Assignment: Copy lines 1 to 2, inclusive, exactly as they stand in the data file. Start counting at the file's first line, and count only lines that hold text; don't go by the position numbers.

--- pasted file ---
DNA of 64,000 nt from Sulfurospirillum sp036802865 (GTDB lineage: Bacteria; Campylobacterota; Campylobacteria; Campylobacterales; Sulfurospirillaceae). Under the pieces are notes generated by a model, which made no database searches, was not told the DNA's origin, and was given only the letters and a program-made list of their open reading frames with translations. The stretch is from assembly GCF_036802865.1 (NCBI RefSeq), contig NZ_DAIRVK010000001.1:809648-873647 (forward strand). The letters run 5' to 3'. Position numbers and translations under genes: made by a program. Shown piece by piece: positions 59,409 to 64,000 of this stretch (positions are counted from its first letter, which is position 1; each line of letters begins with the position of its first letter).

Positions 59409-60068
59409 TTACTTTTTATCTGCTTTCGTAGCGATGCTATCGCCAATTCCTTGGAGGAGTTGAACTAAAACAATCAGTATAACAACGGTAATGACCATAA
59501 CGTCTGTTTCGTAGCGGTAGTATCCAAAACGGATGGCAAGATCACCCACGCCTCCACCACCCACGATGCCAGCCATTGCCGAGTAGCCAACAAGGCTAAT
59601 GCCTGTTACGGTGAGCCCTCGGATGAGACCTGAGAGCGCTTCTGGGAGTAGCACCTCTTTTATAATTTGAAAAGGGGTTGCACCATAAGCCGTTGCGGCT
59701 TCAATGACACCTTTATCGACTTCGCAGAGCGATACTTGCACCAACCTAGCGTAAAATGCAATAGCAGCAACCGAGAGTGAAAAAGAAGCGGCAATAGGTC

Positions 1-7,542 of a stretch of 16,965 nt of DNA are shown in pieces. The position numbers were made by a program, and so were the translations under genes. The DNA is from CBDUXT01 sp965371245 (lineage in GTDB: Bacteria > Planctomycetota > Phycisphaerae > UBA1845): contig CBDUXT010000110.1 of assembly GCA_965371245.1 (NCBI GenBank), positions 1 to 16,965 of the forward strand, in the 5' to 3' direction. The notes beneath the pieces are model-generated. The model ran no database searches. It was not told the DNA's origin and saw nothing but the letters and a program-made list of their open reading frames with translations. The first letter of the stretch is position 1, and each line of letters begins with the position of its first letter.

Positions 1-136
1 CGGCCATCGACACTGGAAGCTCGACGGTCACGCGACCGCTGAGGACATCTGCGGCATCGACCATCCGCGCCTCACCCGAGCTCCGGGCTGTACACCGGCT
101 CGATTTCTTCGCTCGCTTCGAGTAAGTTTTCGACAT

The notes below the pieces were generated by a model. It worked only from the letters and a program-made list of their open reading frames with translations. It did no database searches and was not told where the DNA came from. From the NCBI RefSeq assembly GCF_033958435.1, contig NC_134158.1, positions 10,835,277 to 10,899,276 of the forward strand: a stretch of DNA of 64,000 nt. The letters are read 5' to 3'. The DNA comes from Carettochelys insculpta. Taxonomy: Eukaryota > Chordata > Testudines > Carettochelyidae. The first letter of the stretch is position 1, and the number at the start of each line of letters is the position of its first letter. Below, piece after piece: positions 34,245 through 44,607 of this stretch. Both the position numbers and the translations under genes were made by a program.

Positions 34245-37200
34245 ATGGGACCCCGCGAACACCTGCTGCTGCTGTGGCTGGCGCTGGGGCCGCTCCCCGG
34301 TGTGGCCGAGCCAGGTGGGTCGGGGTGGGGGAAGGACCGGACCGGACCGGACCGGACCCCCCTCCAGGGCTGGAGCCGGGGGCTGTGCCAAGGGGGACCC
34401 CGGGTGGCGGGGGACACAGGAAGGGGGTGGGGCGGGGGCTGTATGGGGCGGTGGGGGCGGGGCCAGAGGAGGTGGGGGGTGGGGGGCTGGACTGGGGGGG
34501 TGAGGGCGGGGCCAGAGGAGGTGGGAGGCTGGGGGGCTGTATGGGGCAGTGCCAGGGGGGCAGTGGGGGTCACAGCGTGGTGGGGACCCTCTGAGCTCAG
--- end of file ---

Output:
DNA of 64,000 nt from Sulfurospirillum sp036802865 (GTDB lineage: Bacteria; Campylobacterota; Campylobacteria; Campylobacterales; Sulfurospirillaceae). Under the pieces are notes generated by a model, which made no database searches, was not told the DNA's origin, and was given only the letters and a program-made list of their open reading frames with translations. The stretch is from assembly GCF_036802865.1 (NCBI RefSeq), contig NZ_DAIRVK010000001.1:809648-873647 (forward strand). The letters run 5' to 3'. Position numbers and translations under genes: made by a program. Shown piece by piece: positions 59,409 to 64,000 of this stretch (positions are counted from its first letter, which is position 1; each line of letters begins with the position of its first letter).

Positions 59409-60068